What we’re trying to do here is use the metadata to give a fast, correct configuration in a system context. What I mean by system context is that you can see how different system requirements have a knock-on effect on the configuration of each IP and the system as a whole. What that allows us to do is reduce the time that’s spent on actually integrating the parts into a system because 90% of that work will have been done through intelligent configuration. In order to realize our ‘System in a Day’ vision for IP integration we need to do it through intelligent configuration. You need to have a solution for these complex IP blocks so that they can reconfigure themselves as the system is being defined.

We’ve seen partners say that even just understanding the perspective of some of the more complex IP blocks within the system normally takes them several weeks to compile. In the past they have had to go through the TRMs and specs to understand what is required for the system.  We want to be able to provide this information instantly from the metadata of the IP in the system.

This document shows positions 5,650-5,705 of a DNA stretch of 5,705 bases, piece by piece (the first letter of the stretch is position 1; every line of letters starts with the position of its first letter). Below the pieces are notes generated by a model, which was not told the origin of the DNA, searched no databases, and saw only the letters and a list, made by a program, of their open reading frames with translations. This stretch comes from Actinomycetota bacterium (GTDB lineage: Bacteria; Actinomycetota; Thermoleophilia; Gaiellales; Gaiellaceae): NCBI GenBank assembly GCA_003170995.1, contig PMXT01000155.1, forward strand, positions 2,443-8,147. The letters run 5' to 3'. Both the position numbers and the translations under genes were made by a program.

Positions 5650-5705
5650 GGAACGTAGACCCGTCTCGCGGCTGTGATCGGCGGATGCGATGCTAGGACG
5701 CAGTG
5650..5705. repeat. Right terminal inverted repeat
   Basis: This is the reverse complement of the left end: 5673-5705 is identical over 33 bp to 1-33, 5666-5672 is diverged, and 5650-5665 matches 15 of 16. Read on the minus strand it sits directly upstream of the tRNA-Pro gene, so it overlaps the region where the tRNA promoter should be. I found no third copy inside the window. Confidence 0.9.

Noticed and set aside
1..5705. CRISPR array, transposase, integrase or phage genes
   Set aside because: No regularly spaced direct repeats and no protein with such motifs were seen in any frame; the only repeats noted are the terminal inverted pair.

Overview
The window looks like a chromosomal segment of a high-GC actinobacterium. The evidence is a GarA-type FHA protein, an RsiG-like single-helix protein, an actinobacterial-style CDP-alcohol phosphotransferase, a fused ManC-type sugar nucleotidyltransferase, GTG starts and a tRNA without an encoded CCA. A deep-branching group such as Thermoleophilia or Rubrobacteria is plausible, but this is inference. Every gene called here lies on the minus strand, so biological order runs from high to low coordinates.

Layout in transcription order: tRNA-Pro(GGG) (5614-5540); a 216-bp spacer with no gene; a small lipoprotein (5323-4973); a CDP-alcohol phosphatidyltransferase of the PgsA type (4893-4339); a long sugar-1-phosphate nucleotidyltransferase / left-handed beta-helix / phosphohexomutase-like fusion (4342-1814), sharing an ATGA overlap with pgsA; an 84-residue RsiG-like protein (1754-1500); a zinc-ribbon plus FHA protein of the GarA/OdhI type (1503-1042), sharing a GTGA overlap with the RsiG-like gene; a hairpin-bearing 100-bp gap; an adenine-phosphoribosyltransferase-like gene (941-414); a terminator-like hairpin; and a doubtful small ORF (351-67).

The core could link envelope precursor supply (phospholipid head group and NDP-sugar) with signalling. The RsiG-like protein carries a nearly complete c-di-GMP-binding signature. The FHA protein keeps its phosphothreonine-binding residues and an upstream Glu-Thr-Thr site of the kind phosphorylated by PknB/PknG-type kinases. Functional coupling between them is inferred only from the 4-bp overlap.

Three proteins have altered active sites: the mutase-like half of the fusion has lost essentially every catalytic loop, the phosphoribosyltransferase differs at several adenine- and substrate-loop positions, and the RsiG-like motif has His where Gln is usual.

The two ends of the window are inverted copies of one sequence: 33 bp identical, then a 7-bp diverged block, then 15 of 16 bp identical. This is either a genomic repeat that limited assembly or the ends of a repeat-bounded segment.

The IP integration problem will be solved through intelligent configuration

The IP integration problem will be solved through intelligent configuration

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3 Responses to “How to solve the IP integration problem with David Murray”

  1. Shine Chung says:

    The first step is to standardize all interfaces among the “soft IPs”. The next step is to do the same for “hard IPs”. We developed state-of-art OTP IPs that are purely based on logic flow, which means we don’t have high voltage, repetitively read-verified, redundancy, and extremely high reliability as logic devices. OTP IPs can be used to repair caches for embedded processors.

    Shine Chung, Chairman of Attopsemi

  2. Rus Talisin says:

    Hard IP must define a timing jitter tolerance , a further problem in what context this definition exists.
    .. i challenge any Hard IP to solve real world problems .. i have a perfect project ..